ORP Gen. K. Pułaski

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OPR Gen K Pułaski.JPG
ORP Generał Kazimierz Pułaski moored in Gdynia
United States
NameUSS Clark
NamesakeAdmiral Joseph James "Jocko" Clark (1893–1971)
Ordered27 February 1976
BuilderBath Iron Works, Bath, Maine
Laid down17 July 1978
Launched24 March 1979
Sponsored byMrs. Olga Clark, widow of Admiral Clark
Commissioned9 May 1980
Decommissioned15 March 2000
Stricken15 March 2000
HomeportNorfolk, Virginia (former)
Motto"Determined Warrior"
FateDisposed of through the Security Assistance Program (SAP) Sold to Polish Navy
BadgeFFG-11 COA.png
Complement15 officers and 190 enlisted, plus SH-60 LAMPS detachment of roughly six officer pilots and 15 enlisted maintainers
Sensors and
processing systems
Electronic warfare
& decoys
Aircraft carried1 × SH-60 LAMPS III helicopter
NameORP Generał Kazimierz Pułaski
NamesakeCasimir Pulaski
Acquired15 March 2000
Commissioned25 June 2000
Complement17 officers and 198 enlisted
  • 2 × double tube anti-submarine torpedo mounts
  • 1 × 76 mm (3.0 in) Rapid Fire Dual Purpose Gun
  • 1 × Vulcan Phalanx system
  • 1 × Guided missile launching system with Standard surface-to-air missiles
  • Boeing Harpoon surface-to-surface missiles
Aircraft carriedASW Kaman SH-2G Super Seasprite helicopter
General characteristics
Class and typeOliver Hazard Perry-class frigate
Displacement4,100 long tons (4,200 t), full load
Length445 feet (136 m), overall
Beam45 feet (14 m)
Draft22 feet (6.7 m)
Speedover 29 knots (54 km/h)
Range5,000 nautical miles at 18 knots (9,300 km at 33 km/h)

ORP Generał Kazimierz Pułaski is one of two Oliver Hazard Perry-class guided-missile frigates of the Polish Navy. Formerly serving in the United States Navy as the USS Clark (FFG-11), after her transfer to Poland she was named for Kazimierz Pułaski, who fought in both the War of the Bar Confederation in Poland and later the American Revolutionary War. As the USS Clark, she was the US Navy's fifth ship of the Oliver Hazard Perry class, and was named for Admiral Joseph James "Jocko" Clark (1893–1971). The ship is propelled by two General Electric LM-2500 gas turbines and two 350 horsepower (261 kW) electric drive auxiliary propulsion units. The Gen K. Pułaski is currently homeported at Gdynia (Oksywie).


Ordered by the US Navy from Bath Iron Works on 27 February 1976 as part of the FY76 program, the USS Clark was laid down on 17 July 1978, launched on 24 March 1979, and commissioned on 9 May 1980. She was the second US Navy ship commissioned as the USS Clark. The ship sponsor was Mrs. Olga Clark, the widow of the ship's namesake.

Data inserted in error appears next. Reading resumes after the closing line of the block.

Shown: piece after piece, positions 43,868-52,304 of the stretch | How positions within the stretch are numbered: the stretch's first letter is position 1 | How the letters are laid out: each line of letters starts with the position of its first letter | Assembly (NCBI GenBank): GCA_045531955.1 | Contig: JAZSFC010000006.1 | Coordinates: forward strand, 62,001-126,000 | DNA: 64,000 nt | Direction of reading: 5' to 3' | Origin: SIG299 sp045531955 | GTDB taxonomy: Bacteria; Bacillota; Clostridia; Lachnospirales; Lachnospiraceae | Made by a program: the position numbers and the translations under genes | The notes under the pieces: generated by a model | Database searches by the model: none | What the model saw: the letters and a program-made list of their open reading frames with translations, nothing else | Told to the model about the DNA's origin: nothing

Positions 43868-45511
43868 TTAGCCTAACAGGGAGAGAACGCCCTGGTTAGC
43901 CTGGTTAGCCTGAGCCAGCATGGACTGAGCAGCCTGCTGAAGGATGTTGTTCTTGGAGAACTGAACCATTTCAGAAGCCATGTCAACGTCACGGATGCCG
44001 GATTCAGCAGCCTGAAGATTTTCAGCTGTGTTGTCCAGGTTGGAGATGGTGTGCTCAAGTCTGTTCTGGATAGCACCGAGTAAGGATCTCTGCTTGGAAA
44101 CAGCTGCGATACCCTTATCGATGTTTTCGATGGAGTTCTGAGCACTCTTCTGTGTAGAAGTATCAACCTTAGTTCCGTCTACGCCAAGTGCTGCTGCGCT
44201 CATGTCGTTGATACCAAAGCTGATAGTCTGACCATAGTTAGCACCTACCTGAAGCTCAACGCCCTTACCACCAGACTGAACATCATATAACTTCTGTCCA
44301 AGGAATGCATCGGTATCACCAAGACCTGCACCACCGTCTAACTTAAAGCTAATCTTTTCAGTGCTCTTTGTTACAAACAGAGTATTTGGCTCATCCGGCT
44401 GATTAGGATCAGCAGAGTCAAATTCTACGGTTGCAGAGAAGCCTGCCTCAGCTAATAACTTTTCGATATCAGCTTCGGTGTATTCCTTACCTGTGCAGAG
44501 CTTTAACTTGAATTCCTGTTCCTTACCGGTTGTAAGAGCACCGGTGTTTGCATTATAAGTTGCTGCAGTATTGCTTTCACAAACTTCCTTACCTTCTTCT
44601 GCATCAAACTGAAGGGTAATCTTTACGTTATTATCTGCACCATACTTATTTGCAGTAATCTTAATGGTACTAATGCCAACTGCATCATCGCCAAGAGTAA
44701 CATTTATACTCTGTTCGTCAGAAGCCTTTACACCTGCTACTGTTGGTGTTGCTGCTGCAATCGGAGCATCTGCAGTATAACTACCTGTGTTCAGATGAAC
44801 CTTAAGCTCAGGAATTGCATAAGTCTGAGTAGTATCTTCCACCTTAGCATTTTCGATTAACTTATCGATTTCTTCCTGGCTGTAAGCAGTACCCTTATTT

In July 1982, Clark recovered three sailors that were washed overboard from the aircraft carrier John F. Kennedy in the Atlantic Ocean off the coast of Spain.[1] A fourth sailor was not recovered and was lost at sea.[2]

In December 1992, Clark was nearby when the crew of an F-14 was forced to eject during training operations off the coast of Virginia. Clark's helicopter rescued the radar intercept officer and a United States Coast Guard helicopter rescued the pilot.[3]

In April 1994, Clark changed homeports from Newport, Rhode Island, to Norfolk, Virginia.[4] The ship had previously been homeported in Philadelphia, Pennsylvania from the mid-1980s to 1992 and Mayport, Florida before that.

Decommissioned and stricken from the US Navy list on 15 March 2000, she was transferred to the Polish Navy that same day.

The ship was commissioned the ORP Generał Kazimierz Pułaski (after Kazimierz Pułaski) on 25 June 2000, at a ceremony attended by US Secretary of State Madeleine Albright. Commander Marian Ambroziak was the first Polish Commanding Officer. Since her transfer to Poland, the Gen K. Pułaski has participated in numerous NATO exercises in the Baltic Sea.

Awards as the USS Clark[edit]

A starboard bow view of the guided missile frigate USS Clark (FFG-11) underway.

The USS Clark and her crew received the following unit awards, according to the US Navy unit awards website:[5]

USS Clark was also nominated for the United States Public Health Service Outstanding Unit Citation for operations from 24 June 1994 to 12 July 1994, but did not receive the award. The ship was reported near Haiti in mid-July 1994[6] around the time many refugees were fleeing Haiti in small boats.[7]

See also[edit]


This article includes information collected from the Naval Vessel Register, which, as a U.S. government publication, is in the public domain. The entry can be found here.

  1. ^ "Sailor Missing from Carrier". Daily News Record. Harrisonburg, Virginia. Associated Press. 7 July 1982.
  2. ^ "Man Overboard: Sailor Recalls Ordeal". The Winchester Star. Winchester, Virginia. 15 July 1982.
  3. ^ "Navy Jet Crashes into Ocean". Daily Press. Hampton Roads, Virginia. 16 December 1992.
  4. ^ "Underway for Good". Pacific Stars And Stripes. Associated Press. 18 April 1994.
  5. ^ "Unit Awards". US Navy. Archived from the original on 14 October 2004.
  6. ^ "Haitian Crisis Deepens". European Stars And Stripes. Associated Press. 16 July 1994.
  7. ^ "Haitians to go to Guantanamo". Syracuse Herald-Journal. Syracuse, New York. Associated Press. 29 June 1994.

External links[edit]